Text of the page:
by Marc Gunther
January 10 2008: 5:40 AM EST
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Nike's (clean) Air Jordans

The 23rd edition of the iconic basketball shoe is the first one shaped by Nike's environmentally-friendly approach.

By Marc Gunther, senior writer

The Air Jordan XX3 is made without the use of chemical adhesives.

NEW YORK (Fortune) -- The world's most celebrated sneaker is turning green.

Well, not literally. Nike's Air Jordan XX3 - the 23rd and perhaps final edition of the series of shoes endorsed by retired basketball star Michael Jordan, who wore No. 23 as a player -- will come in black with red and gray stitching when it launches nationwide during the NBA's All-Star weekend next month.

But the Air Jordan XX3, unveiled with considerable fanfare this week, differs from its predecessors because is the first basketball shoe shaped by what Nike calls "Nike Considered," an approach to design that favors environmentally-preferable materials, reduces toxic chemicals and curbs waste.

"This shoe is constructed from the ground up, different from any other basketball shoe before it," said Tinker Hatfield, a Nike vice president who has designed more than half of Air Jordan line since they were introduced in 1985.

"We wanted to take the power of the Air Jordan its visibility and impact and add this component of sustainability," Hatfield said. For example, instead of chemical adhesives, the shoe is "fit together, almost like a jigsaw puzzle so it interlocks."

This may sound like yet another example of a company trying to catch the green wave sweeping corporate America, but it's not. Nike (NKE, Fortune 500) has been measuring its environmental footprint since 1998. It has a well-staffed department devoted to corporate responsibility, no surprise for a company whose reputation took a hit more than a decade ago because some of its products were made by children in poor countries.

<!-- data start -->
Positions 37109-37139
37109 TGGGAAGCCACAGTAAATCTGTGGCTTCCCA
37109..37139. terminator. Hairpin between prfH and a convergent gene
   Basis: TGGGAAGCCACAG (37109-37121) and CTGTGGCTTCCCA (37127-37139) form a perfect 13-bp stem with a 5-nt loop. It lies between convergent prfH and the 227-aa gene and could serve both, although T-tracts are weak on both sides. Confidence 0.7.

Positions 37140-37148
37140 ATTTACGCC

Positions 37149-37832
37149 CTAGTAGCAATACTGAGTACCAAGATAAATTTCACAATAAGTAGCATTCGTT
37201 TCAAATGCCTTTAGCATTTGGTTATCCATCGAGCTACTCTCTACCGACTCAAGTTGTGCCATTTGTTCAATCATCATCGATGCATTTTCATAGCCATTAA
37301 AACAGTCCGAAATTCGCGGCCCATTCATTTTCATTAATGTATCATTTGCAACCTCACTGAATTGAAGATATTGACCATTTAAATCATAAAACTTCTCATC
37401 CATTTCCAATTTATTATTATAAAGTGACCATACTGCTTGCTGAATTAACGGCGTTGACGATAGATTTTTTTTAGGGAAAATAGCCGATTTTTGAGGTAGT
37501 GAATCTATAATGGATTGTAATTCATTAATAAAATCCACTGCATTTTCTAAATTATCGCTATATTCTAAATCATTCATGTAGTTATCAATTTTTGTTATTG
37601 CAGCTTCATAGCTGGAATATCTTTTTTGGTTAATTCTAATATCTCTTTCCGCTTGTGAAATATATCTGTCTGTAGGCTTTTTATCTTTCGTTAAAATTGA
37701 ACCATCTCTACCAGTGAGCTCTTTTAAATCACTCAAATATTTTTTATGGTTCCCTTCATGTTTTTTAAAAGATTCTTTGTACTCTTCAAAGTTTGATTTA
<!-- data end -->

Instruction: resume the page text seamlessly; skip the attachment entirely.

"Nike Considered" made its debut as a niche brand in 2005, with an odd-looking leather boot, colored with vegetable dyes, held together without chemical glues and featuring laces made of hemp. Since then, the "Considered" philosophy has been applied to more Nike products. For a company that exhorts people to "Just Do It," this is a departure, because it calls upon footwear and apparel designers to ponder the environmental implications of all the choices they make.

Their choices matter. With annual revenues of more than $16 billion, Nike sells about 225 million pairs of shoes a year. Most are glued together with chemical solvents that pose potential risks for workers during the manufacturing process, and create pollution if they are improperly thrown away. What's more, when the company studied its waste stream, it found that it was discarding more than $800 million worth of materials bad news both for the environment and the bottom line. It's now trying to reuse waste from the factory floor, and reduce packaging. Similar issues arise when making T-shirts or sports equipment.

The Air Jordan XX3 brings the "Considered" approach to an iconic brand of sneaker brand known for bold styling, top performance and high price tags. A limited edition of the Air Jordan XX3 will retail for $230, after which the shoe goes on sale for $185. Nike executives say they expect to sell about 500,000 pairs.

Air Jordans have transformed the business of athletic shoes. Hard as it is to believe now, basketball shoes were white or gray before the first black and red Air Jordans. In fact, Jordan was fined $5,000 a game by the NBA for wearing them in violation of its "uniformity of uniform rule." Later, an eye-catching edition of the Air Jordans made with black patent leather was worn with tuxedos by the R&B group Boyz II Men.

Today, NBA stars Mike Bibby, Carmelo Anthony and Ray Allen, among others, wear the Jordan brand shoes "These shoes have to perform for the best basketball players in the world," Hatfield said.

Hannah Jones, Nike's vice president of corporate responsibility, told Fortune that the Air Jordan XX3 demonstrates that environmental considerations need not require compromises in design or performance. Her hope, she said, is that the new sneakers will influence not only other Nike shoes, but the rest of the footwear industry, too. She said the Air Jordan XX3 is the equivalent of "a Tesla, not a Prius," referring to the $98,000, all-electric, luxury sports car being made by Tesla Motors.

"Too often 'green' means less of a consumer experience," Jones said. "If you sacrifice performance or style, you're doing a disservice to the consumer and to the sustainability movement." To top of page

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